Warren Buffett and Bill Gates have both founded highly profitable companies, so it's safe to say that they've made quite a few smart business decisions. In a 1998 panel discussion with students at the University of Washington's business school, the two billionaires pinpointed the best business decisions they ever made.
Buffett said his best business decision was simply starting a career in investing because he enjoys what he does. Luckily, said Buffett, this has worked out well for him.
"You'll see plenty of times when you get chances to do things that just shout at you," he said. "When that happens, you have to take a big swing."
Alluding to his own experiences as an investor, Buffett said that when these opportunities arise, you must act quickly. There's no time to be "reading a book on the theory of diversification," he said.
"When you find something where you know the business, it's within your circle of competence, you understand it, the price is right, the people are right," he said, "then you take your thumb out of your mouth and you barrel in."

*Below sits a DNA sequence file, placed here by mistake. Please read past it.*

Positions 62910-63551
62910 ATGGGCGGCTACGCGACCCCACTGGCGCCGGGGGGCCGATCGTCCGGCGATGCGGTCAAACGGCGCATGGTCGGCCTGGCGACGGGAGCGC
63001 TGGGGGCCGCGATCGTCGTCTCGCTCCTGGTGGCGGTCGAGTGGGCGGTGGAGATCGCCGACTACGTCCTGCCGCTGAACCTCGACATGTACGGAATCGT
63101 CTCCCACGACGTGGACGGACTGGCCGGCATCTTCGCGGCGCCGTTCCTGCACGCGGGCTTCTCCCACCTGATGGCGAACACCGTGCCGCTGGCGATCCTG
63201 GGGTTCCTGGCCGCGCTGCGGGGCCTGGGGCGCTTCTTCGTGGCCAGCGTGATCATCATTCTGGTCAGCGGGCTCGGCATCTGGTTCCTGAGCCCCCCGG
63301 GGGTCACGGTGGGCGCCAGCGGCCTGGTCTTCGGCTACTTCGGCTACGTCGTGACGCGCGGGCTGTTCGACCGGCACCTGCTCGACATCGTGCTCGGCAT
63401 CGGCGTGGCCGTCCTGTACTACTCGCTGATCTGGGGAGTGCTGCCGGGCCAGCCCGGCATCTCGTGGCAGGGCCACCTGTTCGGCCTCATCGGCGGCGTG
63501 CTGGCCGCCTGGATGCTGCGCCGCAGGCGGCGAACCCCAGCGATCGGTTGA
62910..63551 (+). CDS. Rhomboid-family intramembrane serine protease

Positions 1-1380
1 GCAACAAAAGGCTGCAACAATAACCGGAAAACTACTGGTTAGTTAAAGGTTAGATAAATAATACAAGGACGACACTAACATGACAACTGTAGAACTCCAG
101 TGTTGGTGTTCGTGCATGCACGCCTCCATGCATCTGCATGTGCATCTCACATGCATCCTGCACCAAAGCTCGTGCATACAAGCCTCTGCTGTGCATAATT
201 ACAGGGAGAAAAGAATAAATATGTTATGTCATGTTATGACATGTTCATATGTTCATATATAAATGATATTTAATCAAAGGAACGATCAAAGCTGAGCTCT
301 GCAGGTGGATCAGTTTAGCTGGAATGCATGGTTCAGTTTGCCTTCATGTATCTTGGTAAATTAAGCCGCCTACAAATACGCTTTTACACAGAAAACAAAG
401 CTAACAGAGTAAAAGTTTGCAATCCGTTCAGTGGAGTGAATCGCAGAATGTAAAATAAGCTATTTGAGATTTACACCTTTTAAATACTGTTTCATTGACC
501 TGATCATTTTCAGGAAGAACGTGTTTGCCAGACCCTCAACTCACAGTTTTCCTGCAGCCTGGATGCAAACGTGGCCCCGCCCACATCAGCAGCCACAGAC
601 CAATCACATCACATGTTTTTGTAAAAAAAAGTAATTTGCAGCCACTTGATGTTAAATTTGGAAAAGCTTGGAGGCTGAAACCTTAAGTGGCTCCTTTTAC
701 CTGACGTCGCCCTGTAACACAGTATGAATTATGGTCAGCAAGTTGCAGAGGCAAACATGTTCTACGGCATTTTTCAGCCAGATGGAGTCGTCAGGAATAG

For Gates, the best business decision was choosing the right people to work with.
"Deciding to go into partnership with [Microsoft co-founder] Paul Allen is probably at the top of the list," he said.
Gates explained that it's important to have someone "who you totally trust, who's totally committed, who shares your vision, yet has a little bit different set of skills and who also acts as a check on you."
The benefit of working with this type of person is that it makes work fun and leads to a successful company, said Gates: "Picking a partner is crucial."
Buffett added that Charlie Munger, the vice chairman of his investment firm Berkshire Hathaway, had also been that type of dependable partner to him over the years.
"You have to calibrate with Charlie because Charlie says everything I do is dumb," Buffett said jokingly. "But if he says it's really dumb, then I know it is."
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